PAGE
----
Do you have trials in your life? Do you have challenges? Do you have days that just refuse to cooperate with the lovely plan you mapped out? What about the days you don’t map out. When things go wrong on those days is that a trial or just an unplanned script? A trial can be anything from an unexpected challenge at one of the great wonders of the world to a life long struggle with an illness. That’s the beauty of a trial. Since it’s your life, you get to make the determination and you get to live with the results.
Jackie and I traveled to China several years back now and while we were there, we were blessed to be able to visit one of the great wonders of the ancient world, the Great Wall of China. It was one of the most anticipated parts of our trip. We were extremely excited and had difficulty containing ourselves on the ride over. When we finally arrived and the bus parked, we were in awe. We were finally here! My initial thoughts were that we were going to have a nice leisurely stroll along the great wall with my coffee in one hand and Jackie’s hand in the other. It was going to be great! Of course Jackie was going through her own setback in that the bus driver had announced that we would be leaving in 45 mins. “Are you kidding me!!! We came all the way to China to see the Great Wall and we get 45 minutes!!!?”
Then reality set in. We walked to the base of the wall and without our coffee or extra time, began to climb the steps. Fifteen minutes into it, my thighs were burning and my head was swimming in sweat. Needless to say I heard no further complaining from Jackie about the limited time on the wall. It was really hard to gasp for breath and swallow crow at the same time while climbing this stairway to the heavens, but we persisted to the third tower. Now it was time to walk down and I feared the trip down would be even harder and it was.
So what is the takeaway from this trial? What are we supposed to learn? Well I learned that there is a HUGE difference between a walk on the Great Wall and a walk in the park. We have many trials and setbacks in life. Some are more severe and some less, but they all provide us the same opportunities.
- A Lesson.
In every trial there is a lesson of what you could have done better or even differently, but it requires honest reflection to understand the lesson and adjust your rudder. If the challenge was self-inflicted, then this is the easiest lesson because it has to do with you which is the one thing you have control over. If the challenge or trial was inflicted by others, then this is more difficult in that we have to manage this lesson through a relationship which can be messy. If the challenge is simply dealt by life, then as Jim Rohn said “It is the set of the sails, not the direction of the wind that determines which way we will go.” Learn from the trial and adjust your sails for calmer waters. The lesson affords us the opportunity to improve ourselves and become better at this game of life. When we get better, we give those around us permission to be better as well.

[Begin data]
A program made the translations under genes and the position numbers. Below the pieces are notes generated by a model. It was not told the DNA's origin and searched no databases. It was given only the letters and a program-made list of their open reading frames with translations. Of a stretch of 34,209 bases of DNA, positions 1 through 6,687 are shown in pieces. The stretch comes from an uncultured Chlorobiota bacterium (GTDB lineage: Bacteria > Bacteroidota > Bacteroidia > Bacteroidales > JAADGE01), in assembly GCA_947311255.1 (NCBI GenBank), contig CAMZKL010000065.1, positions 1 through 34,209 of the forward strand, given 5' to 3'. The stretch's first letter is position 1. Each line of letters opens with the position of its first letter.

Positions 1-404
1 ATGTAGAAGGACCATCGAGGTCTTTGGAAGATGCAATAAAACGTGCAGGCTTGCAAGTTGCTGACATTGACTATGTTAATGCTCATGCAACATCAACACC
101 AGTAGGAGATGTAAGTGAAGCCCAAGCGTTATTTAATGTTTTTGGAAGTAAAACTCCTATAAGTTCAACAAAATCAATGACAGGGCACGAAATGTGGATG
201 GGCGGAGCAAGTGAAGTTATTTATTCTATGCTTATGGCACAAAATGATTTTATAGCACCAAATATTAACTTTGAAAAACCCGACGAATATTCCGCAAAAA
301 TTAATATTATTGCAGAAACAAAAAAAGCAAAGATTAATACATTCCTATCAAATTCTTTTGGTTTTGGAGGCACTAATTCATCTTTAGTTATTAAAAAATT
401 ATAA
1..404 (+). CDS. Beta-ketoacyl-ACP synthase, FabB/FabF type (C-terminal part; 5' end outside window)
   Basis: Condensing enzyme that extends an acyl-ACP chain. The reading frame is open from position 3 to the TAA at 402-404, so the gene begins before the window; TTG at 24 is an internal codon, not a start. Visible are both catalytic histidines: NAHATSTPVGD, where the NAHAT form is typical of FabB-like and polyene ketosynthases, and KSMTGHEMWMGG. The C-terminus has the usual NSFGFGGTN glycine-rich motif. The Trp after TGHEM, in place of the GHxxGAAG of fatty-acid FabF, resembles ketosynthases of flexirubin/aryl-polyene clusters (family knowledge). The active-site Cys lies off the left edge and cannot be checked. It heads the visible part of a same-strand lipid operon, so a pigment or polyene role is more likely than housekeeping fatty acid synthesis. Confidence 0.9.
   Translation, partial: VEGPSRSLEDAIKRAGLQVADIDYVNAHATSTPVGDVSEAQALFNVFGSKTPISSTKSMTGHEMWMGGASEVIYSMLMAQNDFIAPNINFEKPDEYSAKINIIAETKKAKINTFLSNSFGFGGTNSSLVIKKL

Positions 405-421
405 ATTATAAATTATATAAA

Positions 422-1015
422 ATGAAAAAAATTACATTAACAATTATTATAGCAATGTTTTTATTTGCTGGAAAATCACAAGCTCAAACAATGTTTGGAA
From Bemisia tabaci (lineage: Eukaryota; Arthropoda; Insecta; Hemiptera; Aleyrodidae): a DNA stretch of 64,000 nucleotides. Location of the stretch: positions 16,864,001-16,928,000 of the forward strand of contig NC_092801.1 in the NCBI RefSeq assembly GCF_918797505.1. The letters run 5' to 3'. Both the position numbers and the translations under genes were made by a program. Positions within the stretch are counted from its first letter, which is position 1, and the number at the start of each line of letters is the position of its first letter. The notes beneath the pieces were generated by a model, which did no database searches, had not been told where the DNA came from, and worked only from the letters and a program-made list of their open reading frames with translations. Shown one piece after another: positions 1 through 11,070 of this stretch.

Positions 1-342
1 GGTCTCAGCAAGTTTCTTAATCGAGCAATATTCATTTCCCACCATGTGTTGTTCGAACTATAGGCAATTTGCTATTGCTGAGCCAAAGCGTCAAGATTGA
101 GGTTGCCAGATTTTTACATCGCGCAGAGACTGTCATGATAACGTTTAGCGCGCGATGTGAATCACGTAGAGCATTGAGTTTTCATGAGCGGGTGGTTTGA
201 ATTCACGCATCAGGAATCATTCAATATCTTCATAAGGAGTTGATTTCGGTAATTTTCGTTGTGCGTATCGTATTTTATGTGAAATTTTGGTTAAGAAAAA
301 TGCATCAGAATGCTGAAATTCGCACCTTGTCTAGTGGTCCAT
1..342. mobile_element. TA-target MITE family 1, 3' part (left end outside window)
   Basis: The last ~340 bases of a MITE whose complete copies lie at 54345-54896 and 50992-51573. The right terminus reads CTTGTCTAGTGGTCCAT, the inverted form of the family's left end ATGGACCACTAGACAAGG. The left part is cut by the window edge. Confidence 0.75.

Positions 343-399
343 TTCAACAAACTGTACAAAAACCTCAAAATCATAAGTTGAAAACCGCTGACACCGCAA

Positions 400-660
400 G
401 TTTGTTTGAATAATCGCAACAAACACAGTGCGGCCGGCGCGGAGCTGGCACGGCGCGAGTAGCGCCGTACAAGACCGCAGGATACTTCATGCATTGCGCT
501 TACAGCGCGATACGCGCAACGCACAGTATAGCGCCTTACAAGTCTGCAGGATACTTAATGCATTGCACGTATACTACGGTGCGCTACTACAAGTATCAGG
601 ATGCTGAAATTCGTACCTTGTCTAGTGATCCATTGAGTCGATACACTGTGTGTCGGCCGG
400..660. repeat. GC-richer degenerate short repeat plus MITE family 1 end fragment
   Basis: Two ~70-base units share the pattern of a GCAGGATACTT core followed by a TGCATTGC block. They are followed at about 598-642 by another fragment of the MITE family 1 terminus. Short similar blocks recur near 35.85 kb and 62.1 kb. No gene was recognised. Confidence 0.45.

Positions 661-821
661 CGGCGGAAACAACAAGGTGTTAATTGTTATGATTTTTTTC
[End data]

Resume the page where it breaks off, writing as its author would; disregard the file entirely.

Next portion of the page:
- A Response
Newton’s Third Law of Physics states that for every action, there is an equal and opposite reaction. When something goes wrong, your fault, someone else’s fault, life happening, what is your reaction? Do you get angry? Do you focus blame? Do you take a cruise down the river De-Nile? Lou Holtz said that “Life is ten percent what happens to you and ninety percent how you respond to it.” Another way to say this is trials will reveal your character, but if you persevere in your trial which is a positive response, you will produce character and hope and hope does not disappoint (Roms 5:3-5). Which leads to the final point.
- A Following
In this journey of life, there are very few things that we achieve solo. In fact outside of scratching our nose or other menial tasks everything requires the participation of others. So when you go through a rough patch ask yourself who am I supposed to take on this journey of discovery with me? Of course the premise of this question is predicated that you are committed to points 1 and 2 meaning that you know there is a lesson and you are prepared to respond favorably. Who can help you with the lesson? Who would it serve to learn the lesson with you? Who can help me with my response? Who will it serve to see my response? This attitude will add value to those around you and attract those participants in your life that will help you avoid more of the stormy seas.
So what was the lesson Jackie and I learned from our bout with the Great Wall of China? Well… we realized it was first and foremost a blessing for us to experience China and the great Wall. It was even sweeter that our oldest daughter experienced this ancient land and culture with us. Once we accepted this lesson, our response to the wall was different. Our legs still burned with fatigue, but the scenery became a natural salve. We stepped into the experience as a family which created unity and gave us a testimony to share with others. As they say, some people miss the trees for the forest. Stop and smell the roses even if there are bees buzzing around your nose. See what the Lord has in store for you in this journey of life. Experience the growth the Lord has for you. Jim Rohn says: “Don’t wish it were easier, wish you were better.” Helen Keller said: “Character cannot be developed in ease and quiet. Only through experience of trial and suffering can the soul be strenghthened, ambition inspired and success achieved.” The trials can be blessings unless you repeat the same behavior that charts your course repeatedly into the stormy seas. Who are you putting at the helm of your ship?